Patients with primary biliary cirrhosis who are treated withmethotrexate have an increased risk of death, according to a newsystematic review of studies.
In five randomized controlledtrials involving 457 people, the authors report that for patientstreated with methotrexate, as a single therapy or in combination withother drug treatment, pooled data showed a tendency toward an increasedrisk of death or liver transplantation. The brand names formethotrexate are Rheumatrex and Trexall.
“ We do not advocate theuse of methotrexate for patients with primary biliary cirrhosis,”conclude lead investigator Yan Gong, M.D., of Copenhagen UniversityHospital in Denmark and colleagues.
Their review appears in thelatest issue of The Cochrane Library, a publication of the CochraneCollaboration, an international organization that evaluates medicalresearch. Systematic reviews draw evidence based conclusions aboutmedical practice after considering both the content and quality ofexisting medical trials on a topic.
The reviewers highlight themortality and liver transplantation data from one long-term trial inwhich 11 of 30 patients in the methotrexate group died or underwentliver transplantation, compared with 7 of 30 patients in the placebogroup. Combining data from this and another trial other showed that“…methotrexate had a significantly detrimental effect on mortality.”
Methotrexateworks by blocking metabolism of cells and is effective in treatingcertain diseases characterized by abnormal cell growth, like breastcancer and psoriasis. Methotrexate is also widely used to treatrheumatoid arthritis.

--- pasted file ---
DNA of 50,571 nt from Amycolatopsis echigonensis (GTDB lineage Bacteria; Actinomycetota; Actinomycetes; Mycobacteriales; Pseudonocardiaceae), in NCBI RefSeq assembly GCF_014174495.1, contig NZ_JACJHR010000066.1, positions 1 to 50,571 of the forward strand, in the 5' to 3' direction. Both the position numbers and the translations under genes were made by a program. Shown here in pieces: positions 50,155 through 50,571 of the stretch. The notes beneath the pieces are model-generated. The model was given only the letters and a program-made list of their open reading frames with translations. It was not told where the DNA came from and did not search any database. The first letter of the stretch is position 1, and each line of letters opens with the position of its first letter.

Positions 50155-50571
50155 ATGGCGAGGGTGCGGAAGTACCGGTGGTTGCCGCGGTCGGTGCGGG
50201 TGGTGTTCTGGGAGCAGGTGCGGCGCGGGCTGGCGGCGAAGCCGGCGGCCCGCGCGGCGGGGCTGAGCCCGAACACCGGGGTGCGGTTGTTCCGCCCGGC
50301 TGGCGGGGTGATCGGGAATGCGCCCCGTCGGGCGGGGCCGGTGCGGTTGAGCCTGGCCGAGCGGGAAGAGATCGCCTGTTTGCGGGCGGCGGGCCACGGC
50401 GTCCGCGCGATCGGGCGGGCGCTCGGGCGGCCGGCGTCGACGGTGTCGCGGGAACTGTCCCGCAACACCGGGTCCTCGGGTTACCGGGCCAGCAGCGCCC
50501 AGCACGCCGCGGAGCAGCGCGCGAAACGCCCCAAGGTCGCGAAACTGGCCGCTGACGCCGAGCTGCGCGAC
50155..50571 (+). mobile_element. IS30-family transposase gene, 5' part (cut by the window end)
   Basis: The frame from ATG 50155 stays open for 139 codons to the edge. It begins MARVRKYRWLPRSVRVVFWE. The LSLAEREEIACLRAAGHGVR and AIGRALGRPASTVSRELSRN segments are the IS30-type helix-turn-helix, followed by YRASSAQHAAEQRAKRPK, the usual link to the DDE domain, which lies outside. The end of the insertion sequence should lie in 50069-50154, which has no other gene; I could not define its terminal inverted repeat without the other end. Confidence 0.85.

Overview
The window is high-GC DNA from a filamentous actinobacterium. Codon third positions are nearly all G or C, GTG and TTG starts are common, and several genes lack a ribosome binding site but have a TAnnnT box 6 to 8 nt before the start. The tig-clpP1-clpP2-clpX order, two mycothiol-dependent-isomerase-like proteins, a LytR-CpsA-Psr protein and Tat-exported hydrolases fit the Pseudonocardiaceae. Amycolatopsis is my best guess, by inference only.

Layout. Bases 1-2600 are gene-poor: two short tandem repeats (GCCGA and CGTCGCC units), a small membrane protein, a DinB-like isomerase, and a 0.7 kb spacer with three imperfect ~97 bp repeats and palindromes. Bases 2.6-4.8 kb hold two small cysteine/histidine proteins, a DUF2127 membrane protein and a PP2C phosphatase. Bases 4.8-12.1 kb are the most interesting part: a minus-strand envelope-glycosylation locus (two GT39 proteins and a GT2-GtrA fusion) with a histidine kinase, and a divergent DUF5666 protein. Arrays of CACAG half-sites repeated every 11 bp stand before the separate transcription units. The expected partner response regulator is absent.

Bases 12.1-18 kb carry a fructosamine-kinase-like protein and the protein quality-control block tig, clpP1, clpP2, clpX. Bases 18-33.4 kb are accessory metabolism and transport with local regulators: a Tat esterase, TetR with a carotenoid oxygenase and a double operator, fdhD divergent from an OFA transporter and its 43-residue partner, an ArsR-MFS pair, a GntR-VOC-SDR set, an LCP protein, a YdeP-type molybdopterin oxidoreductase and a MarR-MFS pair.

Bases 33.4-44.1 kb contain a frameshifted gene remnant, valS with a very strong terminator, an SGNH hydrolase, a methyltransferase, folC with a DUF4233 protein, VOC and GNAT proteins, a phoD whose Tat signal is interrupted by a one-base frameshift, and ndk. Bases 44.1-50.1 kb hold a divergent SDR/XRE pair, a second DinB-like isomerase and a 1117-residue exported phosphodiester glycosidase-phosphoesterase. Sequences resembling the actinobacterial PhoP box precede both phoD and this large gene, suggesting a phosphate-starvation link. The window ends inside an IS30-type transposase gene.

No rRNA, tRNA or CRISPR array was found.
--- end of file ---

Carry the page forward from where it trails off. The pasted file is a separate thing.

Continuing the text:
Many drugs have been used to treat primarybiliary cirrhosis, with ursodeoxycholic acid (a bile acid) the mostfrequently used. In contrast to methotrexate, the reviewers note thatthey saw no “significant effect of ursodeoxycholic acid on mortality orliver transplantation.”
Three of the trials compared thetherapeutic use of ursodeoxycholic acid with and without methotrexate.One trial compared methotrexate to colchicine.
Primary biliarycirrhosis is an uncommon liver disease, and its cause is unknown,although it may be an autoimmune disease. Ninety percent of patientsare women and most are diagnosed after the age of 40. It can be aprecursor to cirrhosis of the liver or liver failure.
Studiesover the past 30 years indicate an increasing prevalence of thedisease, but little progress has been made in slowing diseaseprogression. Primary biliary cirrhosis has become a frequent cause ofliver morbidity, and patients with this condition are increasinglyundergoing liver transplantation.
The Cochrane reviewers notethat their conclusions could be qualified by the size of the data pooland the mixed quality of the studies involved. “Although the majorityof the evidence did not point to a beneficial effect of methotrexatefor patients with primary biliary cirrhosis,” they write, “we were notable to exclude the possibility for a beneficial effect in certainpatient groups. We advise that any new placebo-controlled trials withmethotrexate for patients with primary biliary cirrhosis should monitorharmful effects closely.
Keith Lindor, M.D., professor ofmedicine at the Mayo Medical School, says, “The most important findingin this review of the research is that methotrexate may indeed beharmful in the treatment of primary biliary cirrhosis. The drug shouldnot be used outside of clinical trials, which will not likely be donewith this drug because of the lack of efficacy and potential harm.”
Gong Y, Gluud C. Methotrexate for primary biliary cirrhosis. The Cochrane Database of Systematic Reviews 2005, Issue 3.
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